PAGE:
Protesters storm Philippines Congress as martial law extended until end of year (PHOTOS, VIDEOS)
The initial period of martial law, which began on May 23, was due to expire Saturday evening, but strongman President Rodrigo Duterte submitted a written request to Congress to hold an extraordinary vote.
The decision was largely a foregone conclusion, however, as Duterte commands a majority in both houses, though several members of congress did voice their opposition.
Funding & Recruits: ISIS command helped Philippines militants seize Marawi – report https://t.co/nqfLrZxqQI— RT (@RT_com) July 21, 2017
“Extending martial law can unmask the Duterte government’s real political intentions to apply authoritarian rule in the country, like the way he ruled Davao City for 20 years as a city mayor,” said Rommel Banlaoi, chairman of the Philippine Institute for Peace, Violence and Terrorism Research, as cited by the New York Times.
“Extending martial law can undermine civilian authorities and the existing democratic process in the country,” he added.
A group of protesters also stormed the chambers shouting, “Never again, never again, never again to martial law!”
Martial law is a sensitive topic in the Philippines after the two-decade rule of the brutal dictator Ferdinand Marcos.
“The local officials have not been arrested there. The courts are functioning. They are helping us. We are helping each other. Congress is in session. This is not the martial law that we had before. The martial law that we have now is to protect the people of Mindanao,” National Security Adviser Hermogenes Esperon Jr. said, as cited by Rappler.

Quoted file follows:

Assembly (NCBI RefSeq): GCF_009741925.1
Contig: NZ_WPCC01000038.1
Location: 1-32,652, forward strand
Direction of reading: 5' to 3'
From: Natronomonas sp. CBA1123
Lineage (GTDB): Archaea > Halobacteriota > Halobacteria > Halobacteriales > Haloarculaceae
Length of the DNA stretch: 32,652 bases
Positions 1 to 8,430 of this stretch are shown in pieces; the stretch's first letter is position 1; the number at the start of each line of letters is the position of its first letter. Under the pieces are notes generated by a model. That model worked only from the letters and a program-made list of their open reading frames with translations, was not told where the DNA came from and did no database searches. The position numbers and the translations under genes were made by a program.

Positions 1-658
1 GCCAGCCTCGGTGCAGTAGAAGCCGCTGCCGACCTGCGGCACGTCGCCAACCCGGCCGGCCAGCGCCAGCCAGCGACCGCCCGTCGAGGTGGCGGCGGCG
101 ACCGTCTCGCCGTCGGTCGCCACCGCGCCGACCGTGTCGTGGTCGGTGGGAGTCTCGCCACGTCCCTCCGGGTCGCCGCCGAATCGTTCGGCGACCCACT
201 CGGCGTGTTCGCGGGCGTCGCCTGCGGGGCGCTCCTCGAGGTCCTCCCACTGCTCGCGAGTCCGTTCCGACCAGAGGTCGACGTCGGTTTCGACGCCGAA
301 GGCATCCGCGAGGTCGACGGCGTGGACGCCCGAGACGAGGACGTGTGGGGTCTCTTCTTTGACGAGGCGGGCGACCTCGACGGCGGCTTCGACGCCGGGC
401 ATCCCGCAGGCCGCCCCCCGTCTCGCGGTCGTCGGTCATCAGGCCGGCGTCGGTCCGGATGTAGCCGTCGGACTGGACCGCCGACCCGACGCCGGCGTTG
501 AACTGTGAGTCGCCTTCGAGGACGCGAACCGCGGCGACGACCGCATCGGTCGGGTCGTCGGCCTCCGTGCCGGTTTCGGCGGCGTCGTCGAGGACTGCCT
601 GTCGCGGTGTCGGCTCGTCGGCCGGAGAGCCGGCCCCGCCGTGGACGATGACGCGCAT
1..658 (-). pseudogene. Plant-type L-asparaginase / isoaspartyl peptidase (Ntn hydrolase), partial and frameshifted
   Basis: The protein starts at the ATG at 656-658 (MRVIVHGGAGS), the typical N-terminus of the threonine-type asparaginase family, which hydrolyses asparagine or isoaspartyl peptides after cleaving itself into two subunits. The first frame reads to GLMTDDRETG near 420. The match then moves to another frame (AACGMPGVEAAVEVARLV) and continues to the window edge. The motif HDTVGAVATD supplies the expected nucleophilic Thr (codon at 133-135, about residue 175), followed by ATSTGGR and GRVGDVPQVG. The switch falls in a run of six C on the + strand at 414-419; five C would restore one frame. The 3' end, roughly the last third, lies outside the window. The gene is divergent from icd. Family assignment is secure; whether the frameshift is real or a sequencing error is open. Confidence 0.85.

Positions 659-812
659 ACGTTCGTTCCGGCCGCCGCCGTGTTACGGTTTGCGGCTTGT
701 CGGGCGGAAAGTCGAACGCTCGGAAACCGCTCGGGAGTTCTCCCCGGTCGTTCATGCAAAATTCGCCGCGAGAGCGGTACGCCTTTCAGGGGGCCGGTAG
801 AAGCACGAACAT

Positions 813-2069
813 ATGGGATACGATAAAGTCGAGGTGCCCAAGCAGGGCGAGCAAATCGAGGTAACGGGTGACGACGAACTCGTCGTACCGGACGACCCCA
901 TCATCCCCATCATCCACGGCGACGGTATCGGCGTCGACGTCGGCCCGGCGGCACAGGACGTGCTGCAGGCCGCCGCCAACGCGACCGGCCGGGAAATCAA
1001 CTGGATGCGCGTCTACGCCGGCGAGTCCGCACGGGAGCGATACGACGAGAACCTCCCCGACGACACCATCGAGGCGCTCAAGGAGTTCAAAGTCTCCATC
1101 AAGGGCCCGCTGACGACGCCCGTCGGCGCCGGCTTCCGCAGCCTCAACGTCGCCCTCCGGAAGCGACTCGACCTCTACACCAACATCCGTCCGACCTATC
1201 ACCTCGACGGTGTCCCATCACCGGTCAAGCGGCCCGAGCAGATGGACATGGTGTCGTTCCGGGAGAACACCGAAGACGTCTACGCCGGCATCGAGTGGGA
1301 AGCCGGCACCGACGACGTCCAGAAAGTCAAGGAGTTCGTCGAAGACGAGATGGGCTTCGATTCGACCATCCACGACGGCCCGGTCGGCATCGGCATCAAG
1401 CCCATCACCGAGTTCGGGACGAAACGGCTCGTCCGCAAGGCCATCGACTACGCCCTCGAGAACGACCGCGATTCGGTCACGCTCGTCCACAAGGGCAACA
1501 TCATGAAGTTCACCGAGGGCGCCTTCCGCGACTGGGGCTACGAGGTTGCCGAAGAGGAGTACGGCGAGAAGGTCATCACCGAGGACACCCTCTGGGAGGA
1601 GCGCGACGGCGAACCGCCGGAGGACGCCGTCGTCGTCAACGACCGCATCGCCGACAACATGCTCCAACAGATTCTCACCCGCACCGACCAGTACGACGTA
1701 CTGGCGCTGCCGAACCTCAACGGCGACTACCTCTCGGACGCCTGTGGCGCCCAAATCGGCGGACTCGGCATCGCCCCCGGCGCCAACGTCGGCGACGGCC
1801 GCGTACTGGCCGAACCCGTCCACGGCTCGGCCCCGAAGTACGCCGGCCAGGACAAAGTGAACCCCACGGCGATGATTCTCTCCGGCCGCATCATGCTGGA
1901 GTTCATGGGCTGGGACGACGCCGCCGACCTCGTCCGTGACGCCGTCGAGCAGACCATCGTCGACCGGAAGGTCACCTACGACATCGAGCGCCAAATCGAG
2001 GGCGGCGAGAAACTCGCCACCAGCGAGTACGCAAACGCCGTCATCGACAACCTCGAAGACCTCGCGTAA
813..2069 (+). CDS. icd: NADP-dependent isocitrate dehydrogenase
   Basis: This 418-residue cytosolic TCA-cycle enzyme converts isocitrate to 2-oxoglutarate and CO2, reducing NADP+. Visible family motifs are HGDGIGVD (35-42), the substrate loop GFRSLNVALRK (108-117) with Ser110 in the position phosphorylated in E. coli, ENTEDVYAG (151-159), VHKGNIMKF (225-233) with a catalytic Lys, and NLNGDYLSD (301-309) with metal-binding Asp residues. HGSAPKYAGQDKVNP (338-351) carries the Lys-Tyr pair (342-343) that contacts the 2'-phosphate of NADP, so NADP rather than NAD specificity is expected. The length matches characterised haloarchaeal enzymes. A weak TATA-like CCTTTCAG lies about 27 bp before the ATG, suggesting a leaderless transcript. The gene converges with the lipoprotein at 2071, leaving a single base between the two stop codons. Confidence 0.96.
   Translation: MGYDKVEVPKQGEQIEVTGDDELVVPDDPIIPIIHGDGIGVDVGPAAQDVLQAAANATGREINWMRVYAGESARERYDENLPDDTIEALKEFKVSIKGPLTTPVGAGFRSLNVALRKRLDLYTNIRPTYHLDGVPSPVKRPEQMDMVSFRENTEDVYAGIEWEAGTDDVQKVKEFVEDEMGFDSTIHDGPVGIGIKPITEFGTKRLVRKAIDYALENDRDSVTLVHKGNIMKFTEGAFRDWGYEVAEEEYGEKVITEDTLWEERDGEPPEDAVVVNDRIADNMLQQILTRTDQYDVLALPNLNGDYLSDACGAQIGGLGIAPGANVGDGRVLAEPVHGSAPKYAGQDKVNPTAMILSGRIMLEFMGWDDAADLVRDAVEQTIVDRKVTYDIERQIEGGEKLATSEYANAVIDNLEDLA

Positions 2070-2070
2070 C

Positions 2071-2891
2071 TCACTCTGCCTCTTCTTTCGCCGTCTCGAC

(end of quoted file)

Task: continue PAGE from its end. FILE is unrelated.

Duterte said on Friday that the Maute fighters appear to be holding an estimated 300 people hostage.
“I told the military, we’ll just have to wait it out,” he said. “I told them, ‘Do not attack.’ Three hundred people — that’s 300 lives. If we have to wait there for one year, let us wait for one year.”
In his written request to congress, Duterte contradicted military estimates that claimed just 60 fighters remain entrenched in the city saying he believes 220 are still battling national security forces.
“Absent any plausible explanation, I can only reach one conclusion: Martial law has no strategic contribution to the military’s anti-terrorism operations in Marawi,” Senator Risa Hontiveros, who voted against the extension, said.
Security officials claimed that almost one thousand pro-ISIS militants remain at large in the south of the country and are currently holding 23 hostages.
The IS-affiliated group was formed in 2012 by the Maute brothers, Abdullah and Omar, began attacks in 2013, and officially pledged allegiance to IS in 2015.
The group is also linked with Isnilon Hapilon, the supposed leader of the Abu Sayyaf militant group.